Pulling Back the Curtain on Perimenopause

Adult woman fanning suffering hot flush

If you’re in your 40s, you may have noticed various changes happening. Your periods are becoming irregular. You’ve started experiencing hot flashes or night sweats. Your moods are all over the place. So, what’s going on, asks Krista Bugden.

The phenomenon called perimenopause is frequently misunderstood. In fact, many women quickly assume they’re going through menopause as opposed to perimenopause. So, what’s the deal? What is perimenopause exactly? What is happening during this time in a woman’s life? In this article, we’re going to pull back the curtains when it comes to perimenopause and examine what’s happening beneath the surface.

What exactly is Perimenopause? 

Perimenopause literally translates to “around menopause.” Typically, in the medical and health community, this refers to the time between when a woman first notices certain symptoms and when a woman no longer has a period.  Technically, menopause marks the time when a woman hasn’t had a period for 12 months. If this hasn’t happened yet, you’re likely experiencing perimenopause. 

After the age of 35, fertility begins to rapidly decline. By your mid-40s, the body begins to transition into what many women refer to as a “second puberty,” or perimenopause.  

The timeline of perimenopause can drastically vary from woman to woman. For some, perimenopause can take place over 10 years. For others, it might only last a few months, with the average duration lasting about three to four years. So, what’s happening in the body during this time? 

Digging Deeper: Hormonal Variations During Perimenopause 

Experts tend to agree that hormonal changes play a significant role in perimenopause. During a woman’s reproductive years, the menstrual cycle is usually very predictable. Estrogen and progesterone, two of the main female sex hormones, rise and fall at fairly set intervals. Undeniably, stress and health issues can interfere with this predictability. Yet, most women can predictably track their cycles. 

Towards the end of a woman’s reproductive years, researchers theorise that there is a decline in responsive follicles, meaning they don’t respond as well to pituitary hormones, specifically the follicle-stimulating hormone (FSH) and the luteinizing hormone (LH). This means follicles in the ovaries don’t fully mature and are less likely to release an egg for fertilisation. 

As a result, there is a decline in progesterone (Progesterone increases in the later phases of a woman’s cycle due to the corpus luteum, which is what is left behind after a follicle has released an egg. This hormone, along with estrogen, helps prepare your body for pregnancy by thickening the lining of the uterus.) and estrogen, and a rise in FSH and LH.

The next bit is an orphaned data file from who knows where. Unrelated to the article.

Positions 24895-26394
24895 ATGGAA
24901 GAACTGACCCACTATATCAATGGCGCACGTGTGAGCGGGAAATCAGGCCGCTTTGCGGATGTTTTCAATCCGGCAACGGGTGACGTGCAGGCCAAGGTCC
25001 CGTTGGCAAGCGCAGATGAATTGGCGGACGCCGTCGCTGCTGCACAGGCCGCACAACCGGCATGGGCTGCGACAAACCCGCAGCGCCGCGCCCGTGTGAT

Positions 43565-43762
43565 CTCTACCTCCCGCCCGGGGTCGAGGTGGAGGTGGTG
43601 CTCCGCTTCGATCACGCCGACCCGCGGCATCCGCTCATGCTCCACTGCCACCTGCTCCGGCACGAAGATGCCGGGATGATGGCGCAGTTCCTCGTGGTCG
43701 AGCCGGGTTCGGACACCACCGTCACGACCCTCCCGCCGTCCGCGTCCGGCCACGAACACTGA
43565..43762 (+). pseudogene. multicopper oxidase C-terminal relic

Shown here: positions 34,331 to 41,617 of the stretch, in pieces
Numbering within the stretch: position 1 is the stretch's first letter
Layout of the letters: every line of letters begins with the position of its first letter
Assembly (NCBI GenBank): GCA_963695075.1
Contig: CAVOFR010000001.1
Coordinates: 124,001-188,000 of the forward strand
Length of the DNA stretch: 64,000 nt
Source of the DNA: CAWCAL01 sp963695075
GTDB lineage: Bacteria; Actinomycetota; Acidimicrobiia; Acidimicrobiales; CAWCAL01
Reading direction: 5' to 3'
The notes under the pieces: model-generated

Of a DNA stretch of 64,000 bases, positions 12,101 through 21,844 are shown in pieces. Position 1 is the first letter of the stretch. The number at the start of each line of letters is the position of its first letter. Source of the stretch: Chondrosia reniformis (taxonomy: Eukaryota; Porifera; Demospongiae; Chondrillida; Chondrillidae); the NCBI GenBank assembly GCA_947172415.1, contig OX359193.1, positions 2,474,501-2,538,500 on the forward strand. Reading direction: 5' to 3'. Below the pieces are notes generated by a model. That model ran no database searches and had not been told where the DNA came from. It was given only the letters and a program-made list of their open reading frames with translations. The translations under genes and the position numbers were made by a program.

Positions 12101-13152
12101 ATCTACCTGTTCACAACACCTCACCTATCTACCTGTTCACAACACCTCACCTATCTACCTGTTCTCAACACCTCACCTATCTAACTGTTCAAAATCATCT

This is typically when symptoms begin to arise. Surprisingly, the exact cause of hot flashes and other symptoms isn’t known.  

However, theories do often revolve around the likelihood of hypothalamic dysfunction caused by hormonal irregularities, such as those described above.  

Your hypothalamus is the part of your brain that controls appetite, weight, and temperature. Thus, it might come as no surprise that some of the most common perimenopausal symptoms include hot flashes, weight gain, irritability, and insomnia.  

Additionally, other perimenopause symptoms include: 

  • Irregular periods 
  • Breast tenderness
  • Headaches 
  • A low libido 
  • Difficulty concentrating 
  • Memory issues 
  • Hair changes 
  • Muscle aches. 

What Can You Do About Perimenopause? 

Both perimenopause and menopause are going to happen to every woman, whether they want it to or not. However, there are various ways you can support your body before and during this time. Most of these strategies come down to supporting your health in the best way possible, including: 

You may also want to consider talking to your doctor about hormonal therapies to help you transition with ease through this time in your life. However, it’s important to note that these hormonal therapies should often be used in conjunction with healthy lifestyle improvements. 

Perimenopause doesn’t have to be scary. Understanding the process and supporting your body and health can go a long way when it comes to transitioning through this time in your life with ease. So you can continue to lead your best life in every phase at any age. 

This article provides general information only, and does not constitute health or medical advice. If you have any concerns regarding your health, seek immediate medical attention.